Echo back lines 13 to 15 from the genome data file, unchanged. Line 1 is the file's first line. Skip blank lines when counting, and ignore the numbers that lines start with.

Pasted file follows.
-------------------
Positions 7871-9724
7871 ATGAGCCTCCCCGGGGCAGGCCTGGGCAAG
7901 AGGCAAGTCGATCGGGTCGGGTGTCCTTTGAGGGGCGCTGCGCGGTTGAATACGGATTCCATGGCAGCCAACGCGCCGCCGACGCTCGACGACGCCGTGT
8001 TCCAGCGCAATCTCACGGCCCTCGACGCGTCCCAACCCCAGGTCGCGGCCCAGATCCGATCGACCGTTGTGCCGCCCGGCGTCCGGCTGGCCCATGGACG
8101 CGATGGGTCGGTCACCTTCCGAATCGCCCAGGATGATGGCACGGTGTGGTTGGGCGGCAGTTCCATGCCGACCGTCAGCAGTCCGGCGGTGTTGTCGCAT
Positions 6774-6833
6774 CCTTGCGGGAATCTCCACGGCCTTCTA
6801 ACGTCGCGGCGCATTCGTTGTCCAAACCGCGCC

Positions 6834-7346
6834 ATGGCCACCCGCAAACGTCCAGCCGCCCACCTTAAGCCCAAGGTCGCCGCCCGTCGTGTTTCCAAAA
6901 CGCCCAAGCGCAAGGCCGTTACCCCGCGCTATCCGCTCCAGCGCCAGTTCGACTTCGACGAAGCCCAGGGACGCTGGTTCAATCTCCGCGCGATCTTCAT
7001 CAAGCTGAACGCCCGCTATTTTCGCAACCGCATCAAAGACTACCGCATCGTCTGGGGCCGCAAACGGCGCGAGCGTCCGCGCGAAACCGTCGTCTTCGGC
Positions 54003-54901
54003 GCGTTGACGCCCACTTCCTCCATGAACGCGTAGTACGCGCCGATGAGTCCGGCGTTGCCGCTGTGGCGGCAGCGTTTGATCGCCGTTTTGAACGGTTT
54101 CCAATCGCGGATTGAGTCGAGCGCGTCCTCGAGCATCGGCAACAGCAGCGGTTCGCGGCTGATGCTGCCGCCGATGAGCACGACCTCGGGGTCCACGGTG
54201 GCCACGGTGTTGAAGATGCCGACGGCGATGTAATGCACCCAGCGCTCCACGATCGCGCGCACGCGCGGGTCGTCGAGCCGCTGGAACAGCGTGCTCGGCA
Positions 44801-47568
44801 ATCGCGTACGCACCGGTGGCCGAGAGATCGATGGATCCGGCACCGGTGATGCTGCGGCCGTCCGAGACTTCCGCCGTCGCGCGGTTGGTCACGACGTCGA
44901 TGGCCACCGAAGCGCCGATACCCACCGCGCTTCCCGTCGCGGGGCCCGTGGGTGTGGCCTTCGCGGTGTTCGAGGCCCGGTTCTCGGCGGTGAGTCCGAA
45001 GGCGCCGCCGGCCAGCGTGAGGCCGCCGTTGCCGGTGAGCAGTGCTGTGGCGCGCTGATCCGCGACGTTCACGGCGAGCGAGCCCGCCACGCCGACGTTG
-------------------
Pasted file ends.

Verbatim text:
Positions 54003-54901
54003 GCGTTGACGCCCACTTCCTCCATGAACGCGTAGTACGCGCCGATGAGTCCGGCGTTGCCGCTGTGGCGGCAGCGTTTGATCGCCGTTTTGAACGGTTT
54101 CCAATCGCGGATTGAGTCGAGCGCGTCCTCGAGCATCGGCAACAGCAGCGGTTCGCGGCTGATGCTGCCGCCGATGAGCACGACCTCGGGGTCCACGGTG